London's unemployment rate continued to fall for a second straight month, but since last May the London region's labour market has shrunk by 8,400 people.

"It is a bit discouraging. I feel like I'm less. There are people who are working and busy.  I'm just here trying to get busy," says Londoner Tim Rowe, who applied for employment insurance benefits Friday.

According to Statistics Canada, London’s unemployment rate fell from eight per cent in April to 7.7 per cent in May.

Three and a half years go city council made job creation its number one priority, but recent job numbers give a mixed review of their accomplishments.

The investment and economic prosperity committee is in charge of job creation at city hall, but a quick look at some of their recent agendas suggests they haven't had a lot to talk about.

Since April 14, the committee has only received eight reports for consideration and the three meetings have run 31 minutes, an hour and a quarter and an hour and 51 minutes, respectively.

Monday's agenda has only two reports.

But committee chair Joe Swan sees the reduction in workload another way.

"Well its a fair question. We did have 49 projects that we analysed; we picked five. By June 24, we want completion on those five projects," he says.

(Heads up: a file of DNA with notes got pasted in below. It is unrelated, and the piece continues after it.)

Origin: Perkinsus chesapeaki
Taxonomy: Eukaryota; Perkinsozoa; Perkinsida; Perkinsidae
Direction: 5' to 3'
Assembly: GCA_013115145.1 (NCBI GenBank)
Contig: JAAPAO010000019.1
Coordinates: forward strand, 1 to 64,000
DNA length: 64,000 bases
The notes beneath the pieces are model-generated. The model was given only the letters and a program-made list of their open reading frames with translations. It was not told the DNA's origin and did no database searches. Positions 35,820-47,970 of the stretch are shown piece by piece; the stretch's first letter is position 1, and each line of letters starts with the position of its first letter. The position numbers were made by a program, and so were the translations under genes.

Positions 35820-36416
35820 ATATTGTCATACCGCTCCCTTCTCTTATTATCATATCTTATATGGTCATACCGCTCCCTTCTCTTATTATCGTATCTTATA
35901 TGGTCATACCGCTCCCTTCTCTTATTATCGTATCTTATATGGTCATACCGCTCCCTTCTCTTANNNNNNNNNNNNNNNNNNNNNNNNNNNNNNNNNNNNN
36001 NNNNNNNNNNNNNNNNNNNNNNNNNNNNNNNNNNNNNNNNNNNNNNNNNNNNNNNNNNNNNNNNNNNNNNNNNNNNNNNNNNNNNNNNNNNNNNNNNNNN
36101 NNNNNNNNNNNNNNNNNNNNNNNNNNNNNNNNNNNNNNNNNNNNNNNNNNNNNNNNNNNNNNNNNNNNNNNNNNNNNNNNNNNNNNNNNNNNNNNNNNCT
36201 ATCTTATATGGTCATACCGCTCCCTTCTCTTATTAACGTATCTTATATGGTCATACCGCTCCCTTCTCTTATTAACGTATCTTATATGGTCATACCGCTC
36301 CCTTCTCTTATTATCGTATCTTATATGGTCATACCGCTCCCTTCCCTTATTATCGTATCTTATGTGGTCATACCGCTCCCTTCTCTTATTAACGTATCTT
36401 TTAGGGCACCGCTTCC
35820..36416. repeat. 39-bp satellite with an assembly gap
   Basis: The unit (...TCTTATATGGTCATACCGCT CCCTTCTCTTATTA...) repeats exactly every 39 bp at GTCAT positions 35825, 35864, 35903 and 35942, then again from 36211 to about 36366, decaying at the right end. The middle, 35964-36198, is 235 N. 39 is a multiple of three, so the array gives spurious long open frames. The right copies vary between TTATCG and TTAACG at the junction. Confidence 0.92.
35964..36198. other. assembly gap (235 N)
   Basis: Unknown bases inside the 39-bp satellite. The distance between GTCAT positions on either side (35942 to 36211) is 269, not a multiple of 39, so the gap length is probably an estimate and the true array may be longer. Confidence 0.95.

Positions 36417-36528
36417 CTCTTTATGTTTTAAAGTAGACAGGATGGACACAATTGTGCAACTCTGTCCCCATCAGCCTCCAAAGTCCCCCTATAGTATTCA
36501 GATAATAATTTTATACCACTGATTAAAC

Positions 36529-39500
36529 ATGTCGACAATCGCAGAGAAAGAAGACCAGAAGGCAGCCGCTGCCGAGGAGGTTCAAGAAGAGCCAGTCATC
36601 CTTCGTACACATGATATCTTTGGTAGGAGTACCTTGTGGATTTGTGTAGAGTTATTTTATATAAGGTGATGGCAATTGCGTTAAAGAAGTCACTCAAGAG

Swan believes the committee is wrapping up its role in projects, including the industrial land strategy, redeveloping the hydro lands and building a performing arts centre.

He expects big things by the end of the month at the investment and economic prosperity committee meeting, that he hopes will show the fruits of three and a half years' labour.

Across Ontario, unemployment fell by a smaller margin, from 7.4 per cent to 7.3 per cent.

Canada's national unemployment rate was 7.0 per cent in May.

Statistics Canada says the country's economy created about 25,800 net new jobs last month, although all of them were part-time and the unemployment rate still edged up 0.1 per cent to seven per cent as more Canadians went looking for work.

With files from The Canadian Press.